New Delhi: Makarand Paranjape, poet and professor of English at Jawaharlal Nehru University on Monday took on students' union president Kanhaiya Kumar who is facing sedition charge, asking him whether he checked his facts before delivering the much celebrated speech.
"Kanhaiya said in his celebrated speech Golwalkar met Mussolini. Did you check your facts, it was Moonje who met Mussolini," Paranjape said.
"I am not saying they were not impressed by the fascist, they were. They thought it is a very good idea to have an authoritarian system. Please let us agree on what is factual and what is not," he said.
"Fascism stands for anti-democratic position and so does Stalinism," Paranjape said while addressing the students at JNU.
"I am proud to belong to a country where one so called judicial murder created such a huge ruckus," he said asking whether they know how many judicial murders were committed from 1920 to 1950s in Stalin's USSR.
"Seven hundred seventy nine, ninety nine thousand five hundred and fifty three. Almost a million and how many people were executed for criminal and civil charges? Only 34000," he added.
Paranjape was speaking at the Speak-in at the administration block, the 15th of the edition.
Paranjape's speech was interrupted by sloganeering by Kanhaiya Kumar and was also booed by some students in the audience. Paranjape was also made to face questions from the audience led by Kanhaiya.
Speaking amidst a gathering, which was either neutral or pro-Left, Paranjape still took on Kanhaiya's citing as "misrepresentation" during his speech after his release from jail post the interim-bail.
Speaking on the topic "Uncivil wars: Tagore, Gandhi, JNU and What's left of the Nation?", Paranjape said: "When we (JNU) consider ourselves to be a democratic space we should also ask ourselves if this is entirely true. Isn't it possible that this is a Left hegemonic space, where if you disagree you are silenced, you are boycotted, you are brow beaten." At this point he was shouted before Shehla Rashid, JNUSU vice-president had to stand up to ask the students to maintain order. "But, I love JNU too," added.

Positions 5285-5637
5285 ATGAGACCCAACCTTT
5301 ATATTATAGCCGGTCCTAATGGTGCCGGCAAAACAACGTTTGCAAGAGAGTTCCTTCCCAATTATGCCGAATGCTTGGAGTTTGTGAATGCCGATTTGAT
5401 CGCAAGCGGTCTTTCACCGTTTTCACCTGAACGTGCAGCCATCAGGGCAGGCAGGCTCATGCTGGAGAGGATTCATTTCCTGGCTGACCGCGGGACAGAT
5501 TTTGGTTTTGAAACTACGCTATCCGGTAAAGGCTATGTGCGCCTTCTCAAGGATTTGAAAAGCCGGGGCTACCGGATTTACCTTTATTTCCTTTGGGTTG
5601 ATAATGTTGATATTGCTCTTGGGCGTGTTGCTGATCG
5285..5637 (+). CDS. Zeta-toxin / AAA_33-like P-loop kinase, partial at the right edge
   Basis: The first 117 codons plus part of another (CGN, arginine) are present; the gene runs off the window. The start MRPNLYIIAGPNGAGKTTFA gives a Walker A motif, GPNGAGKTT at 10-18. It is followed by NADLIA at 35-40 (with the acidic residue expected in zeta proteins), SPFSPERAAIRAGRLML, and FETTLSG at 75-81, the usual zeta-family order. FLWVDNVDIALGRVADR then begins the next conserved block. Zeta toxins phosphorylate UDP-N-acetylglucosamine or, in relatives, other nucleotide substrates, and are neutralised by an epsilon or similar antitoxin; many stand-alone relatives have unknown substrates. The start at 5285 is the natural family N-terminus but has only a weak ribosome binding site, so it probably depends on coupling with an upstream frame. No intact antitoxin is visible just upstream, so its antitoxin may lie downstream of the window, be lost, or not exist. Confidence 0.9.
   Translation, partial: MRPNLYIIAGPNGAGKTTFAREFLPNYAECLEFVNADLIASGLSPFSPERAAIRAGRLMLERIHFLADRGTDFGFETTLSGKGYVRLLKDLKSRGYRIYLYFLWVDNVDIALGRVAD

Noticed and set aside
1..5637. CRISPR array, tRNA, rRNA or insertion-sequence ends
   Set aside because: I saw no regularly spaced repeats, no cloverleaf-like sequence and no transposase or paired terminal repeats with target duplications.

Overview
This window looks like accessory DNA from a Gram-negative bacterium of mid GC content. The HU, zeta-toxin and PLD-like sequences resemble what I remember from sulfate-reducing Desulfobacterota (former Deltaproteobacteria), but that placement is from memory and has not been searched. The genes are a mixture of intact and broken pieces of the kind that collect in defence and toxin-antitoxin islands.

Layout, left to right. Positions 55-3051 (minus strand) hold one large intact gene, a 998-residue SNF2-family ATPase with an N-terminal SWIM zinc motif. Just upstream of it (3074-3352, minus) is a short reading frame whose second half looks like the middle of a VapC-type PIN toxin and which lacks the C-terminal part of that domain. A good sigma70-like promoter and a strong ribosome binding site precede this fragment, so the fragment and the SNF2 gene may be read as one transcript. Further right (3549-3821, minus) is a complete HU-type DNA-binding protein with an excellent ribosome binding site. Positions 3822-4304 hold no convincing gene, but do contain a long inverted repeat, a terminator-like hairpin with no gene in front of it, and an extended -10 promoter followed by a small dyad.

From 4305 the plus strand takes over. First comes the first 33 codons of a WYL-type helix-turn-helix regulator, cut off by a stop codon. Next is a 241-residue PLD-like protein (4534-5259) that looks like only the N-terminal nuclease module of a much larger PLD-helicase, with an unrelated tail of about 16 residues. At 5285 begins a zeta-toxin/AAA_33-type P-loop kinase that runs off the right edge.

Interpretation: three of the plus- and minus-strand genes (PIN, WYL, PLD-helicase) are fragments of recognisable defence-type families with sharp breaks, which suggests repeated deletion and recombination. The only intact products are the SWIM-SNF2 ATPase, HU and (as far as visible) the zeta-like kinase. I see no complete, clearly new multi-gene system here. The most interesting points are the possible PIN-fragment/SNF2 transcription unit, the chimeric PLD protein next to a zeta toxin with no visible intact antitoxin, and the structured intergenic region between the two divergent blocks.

"We don't beat the people we disagree with," he said. Attacking the Left politics, the professor asked the audience as to why it is so difficult to accept the legitimacy of the Indian state.
Stating that the present discourse in JNU in particular and in the country in general has destroyed the middle ground, he said that only the extreme are left.
He said by 'Left of the Nation' in his topic he want to bring out what left ideology in India has been with respect to nationalism.
"My friend Kanhaiya said ours is the oldest organization and we have fought a lot for independence. I want to ask him what about the flip flop that happened by the communist party of India when they suddenly declared that the imperialist war was a people's war."
"The Community party of India wrote to the British that they will not agitate when you are fighting, we will cooperate with you.
"When he said we fought for Independence of India, I want to know the evidences. We have too many statements from everywhere here, can you show me a statement from North Korea, or even from China."
"I have met many Chinese intellectuals in a cafe, over a drink they will tell you how bad certain things are. But ask them to take out a morcha they can't. So who is democratic and who is not we have to deeply deeply ask ourselves," he said.